In this final post, I want to explore a psychoanalytic interpretation of St. Paul, developing suggestions by Slavoj Žižek amongst others as to how Paul can be read in this fashion. One way to frame this approach is in terms of this question: what, if anything, constitutes the distinctiveness of moral norms? One answer to that question would be to say that they are individuated by being categorically binding on us, holding irrespective of our desires or projects. The way of taking Paul outlined here would warn against dangers attendant to this conception of moral norms which, in setting up an inflexible standard against which we are judged, leads to unproductive results: namely, a psychic economy ruled by the principle of guilt which encourages us to remain submerged in an unhealthy obsession with our own transgressions of law. As he is presented here, Paul seeks to retain the spirit of an engagement with law—the sanctity of the content of what the law demands—while avoiding the problematic effects of the unconditional injunctions that are imposed through the articulation of this spirit in law. To borrow a phrase from Hegel, his aim is thus taken to be “to strip laws of legality, of their legal form.”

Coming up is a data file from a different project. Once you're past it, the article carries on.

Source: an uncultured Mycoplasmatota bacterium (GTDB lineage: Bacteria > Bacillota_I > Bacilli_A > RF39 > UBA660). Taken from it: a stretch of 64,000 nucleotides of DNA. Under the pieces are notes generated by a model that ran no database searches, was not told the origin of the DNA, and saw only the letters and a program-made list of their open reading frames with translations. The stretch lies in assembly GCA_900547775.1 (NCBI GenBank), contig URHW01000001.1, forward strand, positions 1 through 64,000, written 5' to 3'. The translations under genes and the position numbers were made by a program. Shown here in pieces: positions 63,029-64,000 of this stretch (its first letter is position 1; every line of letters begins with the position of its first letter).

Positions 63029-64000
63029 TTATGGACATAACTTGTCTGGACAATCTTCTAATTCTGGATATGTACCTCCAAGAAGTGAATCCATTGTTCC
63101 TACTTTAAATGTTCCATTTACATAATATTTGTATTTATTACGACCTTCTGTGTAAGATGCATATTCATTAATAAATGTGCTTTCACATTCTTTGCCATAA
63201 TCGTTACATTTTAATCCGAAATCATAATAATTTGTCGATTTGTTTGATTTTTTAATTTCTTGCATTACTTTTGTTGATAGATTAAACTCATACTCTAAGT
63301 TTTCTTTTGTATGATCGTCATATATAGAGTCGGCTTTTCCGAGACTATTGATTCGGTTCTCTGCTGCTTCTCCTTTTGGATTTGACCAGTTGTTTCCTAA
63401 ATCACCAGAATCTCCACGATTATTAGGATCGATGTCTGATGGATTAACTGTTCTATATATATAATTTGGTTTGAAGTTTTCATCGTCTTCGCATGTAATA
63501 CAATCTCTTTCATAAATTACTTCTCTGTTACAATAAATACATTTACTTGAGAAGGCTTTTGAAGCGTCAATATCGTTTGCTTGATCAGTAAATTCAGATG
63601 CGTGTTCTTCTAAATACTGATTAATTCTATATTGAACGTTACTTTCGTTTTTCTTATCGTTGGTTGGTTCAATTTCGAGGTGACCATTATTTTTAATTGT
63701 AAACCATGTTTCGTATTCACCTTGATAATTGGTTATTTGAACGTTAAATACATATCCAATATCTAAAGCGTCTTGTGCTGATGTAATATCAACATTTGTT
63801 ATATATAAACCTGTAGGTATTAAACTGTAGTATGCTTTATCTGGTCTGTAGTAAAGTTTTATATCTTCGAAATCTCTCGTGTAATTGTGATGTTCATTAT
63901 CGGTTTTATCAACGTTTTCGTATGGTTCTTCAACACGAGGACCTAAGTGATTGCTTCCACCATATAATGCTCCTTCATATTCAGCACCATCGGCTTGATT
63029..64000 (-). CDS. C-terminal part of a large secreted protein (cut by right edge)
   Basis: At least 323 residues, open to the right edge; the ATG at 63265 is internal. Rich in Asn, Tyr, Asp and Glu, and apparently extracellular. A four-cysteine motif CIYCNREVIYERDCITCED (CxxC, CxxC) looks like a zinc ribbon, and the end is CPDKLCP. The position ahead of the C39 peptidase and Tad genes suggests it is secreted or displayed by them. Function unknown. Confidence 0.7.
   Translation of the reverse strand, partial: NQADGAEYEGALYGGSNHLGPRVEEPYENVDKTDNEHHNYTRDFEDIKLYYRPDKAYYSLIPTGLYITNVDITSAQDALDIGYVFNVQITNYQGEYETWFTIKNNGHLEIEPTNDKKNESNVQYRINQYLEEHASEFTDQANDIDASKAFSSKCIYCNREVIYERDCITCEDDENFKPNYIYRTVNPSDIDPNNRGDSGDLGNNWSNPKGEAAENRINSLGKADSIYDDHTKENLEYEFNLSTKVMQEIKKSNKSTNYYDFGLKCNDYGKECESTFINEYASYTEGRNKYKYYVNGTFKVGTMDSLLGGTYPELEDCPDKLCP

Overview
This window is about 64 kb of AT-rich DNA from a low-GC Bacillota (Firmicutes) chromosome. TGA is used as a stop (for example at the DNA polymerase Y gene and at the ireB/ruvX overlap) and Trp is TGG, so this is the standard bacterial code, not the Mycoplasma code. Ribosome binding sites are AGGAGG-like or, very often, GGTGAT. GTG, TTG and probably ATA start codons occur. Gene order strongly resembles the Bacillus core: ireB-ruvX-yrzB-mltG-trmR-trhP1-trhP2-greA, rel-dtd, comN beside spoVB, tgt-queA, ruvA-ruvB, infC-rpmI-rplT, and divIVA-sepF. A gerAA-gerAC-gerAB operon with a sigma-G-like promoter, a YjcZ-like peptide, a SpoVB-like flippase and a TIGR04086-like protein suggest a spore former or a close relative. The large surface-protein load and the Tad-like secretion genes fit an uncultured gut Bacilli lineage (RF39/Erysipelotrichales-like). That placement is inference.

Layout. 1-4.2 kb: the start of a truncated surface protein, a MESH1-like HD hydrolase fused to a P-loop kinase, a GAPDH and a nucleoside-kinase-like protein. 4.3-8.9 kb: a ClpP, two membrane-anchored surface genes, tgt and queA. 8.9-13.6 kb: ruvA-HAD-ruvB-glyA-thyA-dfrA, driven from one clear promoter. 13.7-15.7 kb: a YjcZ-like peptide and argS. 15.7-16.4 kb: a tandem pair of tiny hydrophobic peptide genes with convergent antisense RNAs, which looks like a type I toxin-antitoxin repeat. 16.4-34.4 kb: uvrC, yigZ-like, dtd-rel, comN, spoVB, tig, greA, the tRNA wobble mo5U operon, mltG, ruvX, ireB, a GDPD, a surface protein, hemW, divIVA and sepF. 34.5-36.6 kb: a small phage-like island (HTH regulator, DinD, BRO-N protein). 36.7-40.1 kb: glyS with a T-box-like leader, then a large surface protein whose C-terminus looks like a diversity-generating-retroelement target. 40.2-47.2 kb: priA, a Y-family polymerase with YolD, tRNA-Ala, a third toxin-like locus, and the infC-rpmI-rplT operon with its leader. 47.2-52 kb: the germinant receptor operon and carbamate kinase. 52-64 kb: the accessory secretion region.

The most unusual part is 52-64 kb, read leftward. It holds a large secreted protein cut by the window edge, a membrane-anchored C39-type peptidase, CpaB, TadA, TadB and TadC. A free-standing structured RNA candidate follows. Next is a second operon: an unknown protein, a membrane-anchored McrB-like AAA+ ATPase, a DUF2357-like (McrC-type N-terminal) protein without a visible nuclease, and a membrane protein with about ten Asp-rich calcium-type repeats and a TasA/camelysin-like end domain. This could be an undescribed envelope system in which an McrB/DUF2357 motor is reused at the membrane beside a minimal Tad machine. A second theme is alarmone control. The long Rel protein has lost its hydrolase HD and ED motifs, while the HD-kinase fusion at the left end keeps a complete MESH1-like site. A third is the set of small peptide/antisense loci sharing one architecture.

All this raises the question of why, if law is so problematic, it arises in the first place. It is often claimed that moral norms have a special role in regulating our relationship with others. A framework of moral norms introduces a common reference point to allow for planning and co-ordination of actions, especially amongst strangers, as well as supporting valuable behaviour such as reciprocity. Insofar as these norms are articulated in laws—whose formal properties introduce universality and unconditionality to them—then this adds a further measure of stability, increasing the degree and predictability of responsiveness to them. Žižek’s explanation of the origin of law takes this to be important, though not for simple prudential reasons, but rather because it helps erase the traumatic contingency present in the actions of others:
the advent of Law entails a kind of ‘disalienation’: in so far as the Other itself appears submitted to the ‘absolute condition’ of Law, the subject is no more at the mercy of the Other’s whim, its desire is no more totally alienated in the Other’s desire … it opens our access to desire by enabling us to disengage ourselves from the rule of the Other’s whim.
So, the specific problem of negotiating our relation to others calls for a system of law that makes obedience unconditional, seeking to dissociate compliance from our whims. Yet this creates a new problem, for the nature of the injunctions imposed is superegoic. As Jodi Dean explains this aspect of law:
This traumatic, senseless injunction is also the psychoanalytic notion of the superego. Superego issues unconditional commands, telling us what to do, refusing to take no for an answer, refusing even to consider our specific circumstances, needs, or desires.
Here we find a description that seems to be of a piece with morality as construed categorically.